To investigate the linear RIN coupling and the nonlinear RIN coupling separately, we measure the total coupling ratio at 5 kHz sine wave modulation with different modulation currents, as shown in Fig. 3(a)
Fig. 3 (a) Total RIN coupling ratio from pump to laser at 5 kHz modulation for different modulation currents; (b) Linear RIN coupling ratio from pump to laser for different modulation frequencies
. It can be seen that CTot(f,Pp) at fmod (i.e., k = 1) is independent of noise power (modulation current) and thus CTot(fmod,Pp)=CLin(fmod) and therefore the linear RIN coupling ratio CLin(fmod) can be obtained based on the data from Fig. 2(b) (values for k = 1 in each curve) and is summarized in Fig. 3(b). It is clearly observed that the linear coupling ratio decreases with the modulation frequency. For the frequency region in which the linear coupling ratio is greater than 0 dB, e.g. fmod10kHz, the laser RIN generated by pump modulation is even stronger than the pump RIN, which is probably due to the fact that the low modulation frequency is closer to the EDF response time (~ms) and thus causes a stronger perturbation to the laser operation than high modulation frequency does [14

14. B. R. Washburn, W. C. Swann, and N. R. Newbury, “Response dynamics of the frequency comb output from a femtosecond fiber laser,” Opt. Express 13(26), 10622–10633 (2005). [CrossRef] [PubMed]

]. This can also be demonstrated by the observation that the laser RIN spectrum (the baseline, not the frequency spurs) in Fig. 2(a) is higher at offset frequencies of 100 Hz~30 kHz under 2.5 kHz pump modulation. When we further increase the modulation frequency to 1 kHz, even with very small modulation depth, the laser is strongly disturbed and the mode locked state will disappear easily.

Square wave modulation is applied to further demonstrate the nonlinear coupling in the PMFL. For an ideal square wave with 50% duty-cycle, the power of even order harmonics is naturally suppressed. A typical pump RIN spectrum for 5 kHz square wave modulation is given in Fig. 4(a)
Fig. 4 (a) RIN spectra of pump and laser when square wave modulation is applied to the pump; (b) Total RIN coupling ratio from pump to laser with respect to different modulation current in a square wave modulation
. The ~5dB steps at 100 kHz and 300 kHz offset frequencies are due to the finite resolution of the SSA, which can only be set to 300 Hz in the range of 100 kHz~300 kHz. It can be clearly observed that the power of even order harmonics is suppressed by ~30 dB as compared to the adjacent odd order harmonics in the pump RIN. However, after coupling to the laser RIN spectrum in Fig. 4(a), the power of even order harmonics has been significantly enhanced. The total RIN coupling ratio with different modulation currents is summarized in Fig. 4(b). The high total coupling ratio for even order harmonics further confirms the nonlinear coupling of RIN. For low modulation current, e.g., 1 mA, (corresponding to low noise power), the total RIN coupling ratio is very similar to the linear RIN coupling ratio in Fig. 3(b).

3. Model and physical explanation

Here we propose an exponential decay model in order to describe the nonlinear RIN coupling from pump to PMFL. We only consider the nonlinearity generated by the fundamental frequency in our model, while the effects of harmonics are neglected due to their lower power. The effect of pump RIN on PMFL RIN can be described with Eq. (2) where k=2,3,4...is the order of the harmonic frequency, Clin(kfmod) is the linear coupling ratio as depicted in Fig. 3(b), Tnonlin(k) is the nonlinear coupling ratio from the fundamental frequencyfmodto its harmonic frequencykfmod. We then express Clin with a Lorentz shape [13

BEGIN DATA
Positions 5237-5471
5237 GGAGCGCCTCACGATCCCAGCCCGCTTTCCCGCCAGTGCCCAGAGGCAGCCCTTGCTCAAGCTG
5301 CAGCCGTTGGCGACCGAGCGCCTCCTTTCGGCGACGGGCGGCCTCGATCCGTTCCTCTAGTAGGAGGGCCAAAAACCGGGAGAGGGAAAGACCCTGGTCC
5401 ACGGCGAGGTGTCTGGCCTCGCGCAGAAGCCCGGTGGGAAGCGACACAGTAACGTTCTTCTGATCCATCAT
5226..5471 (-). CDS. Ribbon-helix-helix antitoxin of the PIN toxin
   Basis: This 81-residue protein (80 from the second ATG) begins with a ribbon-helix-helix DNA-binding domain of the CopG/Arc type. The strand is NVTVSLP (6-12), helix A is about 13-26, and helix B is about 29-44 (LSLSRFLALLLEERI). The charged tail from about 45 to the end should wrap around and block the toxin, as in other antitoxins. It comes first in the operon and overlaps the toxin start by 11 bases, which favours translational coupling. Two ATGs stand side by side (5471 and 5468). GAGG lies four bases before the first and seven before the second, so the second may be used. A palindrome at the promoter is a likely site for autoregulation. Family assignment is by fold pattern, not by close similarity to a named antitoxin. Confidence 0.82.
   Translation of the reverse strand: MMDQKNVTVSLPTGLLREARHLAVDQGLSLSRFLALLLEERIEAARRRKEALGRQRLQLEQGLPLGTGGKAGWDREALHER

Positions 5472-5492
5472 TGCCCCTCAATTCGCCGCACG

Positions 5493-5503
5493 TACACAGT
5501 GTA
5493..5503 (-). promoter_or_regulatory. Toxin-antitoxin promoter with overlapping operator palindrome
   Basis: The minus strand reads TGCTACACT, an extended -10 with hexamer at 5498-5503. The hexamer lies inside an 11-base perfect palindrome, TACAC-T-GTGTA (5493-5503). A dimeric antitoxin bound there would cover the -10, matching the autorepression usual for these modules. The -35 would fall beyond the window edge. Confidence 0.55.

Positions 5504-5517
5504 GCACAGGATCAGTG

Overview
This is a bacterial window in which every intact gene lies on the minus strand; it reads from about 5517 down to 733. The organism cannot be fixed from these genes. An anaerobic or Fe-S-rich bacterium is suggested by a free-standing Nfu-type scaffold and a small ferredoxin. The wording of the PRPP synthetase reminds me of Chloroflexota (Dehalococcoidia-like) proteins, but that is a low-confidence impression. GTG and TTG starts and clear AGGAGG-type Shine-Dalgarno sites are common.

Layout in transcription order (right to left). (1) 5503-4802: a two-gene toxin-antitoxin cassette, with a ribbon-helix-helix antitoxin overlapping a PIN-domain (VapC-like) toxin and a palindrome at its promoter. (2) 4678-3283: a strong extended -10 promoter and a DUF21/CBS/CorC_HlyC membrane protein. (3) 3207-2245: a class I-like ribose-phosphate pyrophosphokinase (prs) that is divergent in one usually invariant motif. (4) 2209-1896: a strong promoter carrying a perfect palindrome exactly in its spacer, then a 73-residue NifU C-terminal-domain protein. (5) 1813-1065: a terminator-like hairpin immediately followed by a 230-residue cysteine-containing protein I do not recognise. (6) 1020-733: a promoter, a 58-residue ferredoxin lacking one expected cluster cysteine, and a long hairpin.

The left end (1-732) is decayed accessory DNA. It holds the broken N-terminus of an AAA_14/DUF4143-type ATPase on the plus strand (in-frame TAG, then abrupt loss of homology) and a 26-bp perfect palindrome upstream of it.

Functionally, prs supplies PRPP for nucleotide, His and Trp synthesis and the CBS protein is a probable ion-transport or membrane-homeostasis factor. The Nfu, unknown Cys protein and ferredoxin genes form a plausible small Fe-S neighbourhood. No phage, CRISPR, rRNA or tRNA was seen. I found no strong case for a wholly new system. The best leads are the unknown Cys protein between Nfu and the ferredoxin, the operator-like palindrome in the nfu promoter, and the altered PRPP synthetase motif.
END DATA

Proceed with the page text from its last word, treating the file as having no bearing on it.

13. J. J. McFerran, W. C. Swann, B. R. Washburn, and N. R. Newbury, “Suppression of pump-induced frequency noise in fiber-laser frequency combs leading to sub-radian f (ceo) phase excursions,” Appl. Phys. B 86(2), 219–227 (2007). [CrossRef]

] (the coefficient in Eq. (1)) and Tnonlin with an exponential decay model in Eq. (3), where ηand α represent the basic coupling ratio and attenuation speed of the coupling, respectively. Tnonlin can be obtained by subtracting the contribution of linear coupling in the laser RIN. Figure 5(a)
Fig. 5 (a) Residual RIN contributed from nonlinear coupling. Markers are experimental data; solid lines are linear fit; (b) Fitting of exponential decay model (dashed lines) of total RIN coupling ratio from pump to laser based on Eq. (2) and Eq. (3), and the experimental data (solid lines) of coupling ratio
gives the residual RIN contributed from nonlinear coupling and the values of ηandαcan be obtained by linear fit of each curve. The slope of the square-wave-modulation curves is smaller than that of the sine-wave-modulation curves because the power contained in the harmonics of the former is much higher than in the latter, resulting in greater nonlinear coupling from harmonics in the former. The fitting of the exponential decay model (dashed lines) based on Eq. (2) and Eq. (3) is shown in Fig. 5(b), which agrees well with the experimental data (solid lines). If the power at fmodis low, the nonlinear RIN coupling term in Eq. (2) is then negligible and the coupling becomes a well-known linear point-to-point mapping process with a knee frequencyfknee in Eq. (1) [13

13. J. J. McFerran, W. C. Swann, B. R. Washburn, and N. R. Newbury, “Suppression of pump-induced frequency noise in fiber-laser frequency combs leading to sub-radian f (ceo) phase excursions,” Appl. Phys. B 86(2), 219–227 (2007). [CrossRef]

]. The extracted values of ηand α are listed in Table 1

Table 1. Values of η and α under different modulation waveform and modulation depth

table-icon
View This Table
.

RINl(kfmod)=CTotRINp(kfmod)=CLinRINp(kfmod)+TNonlin(k)RINp(fmod)
(2)
TNonlin(k)=ηeαk
(3)

Here we give an explanation of the physical basis of nonlinear noise coupling phenomenon. For a three-level pumping scheme, the gain coefficient can be given by g=σ(N2N1), where σ is the transition cross section and N2 and N1 are the atomic densities in the two energy states [25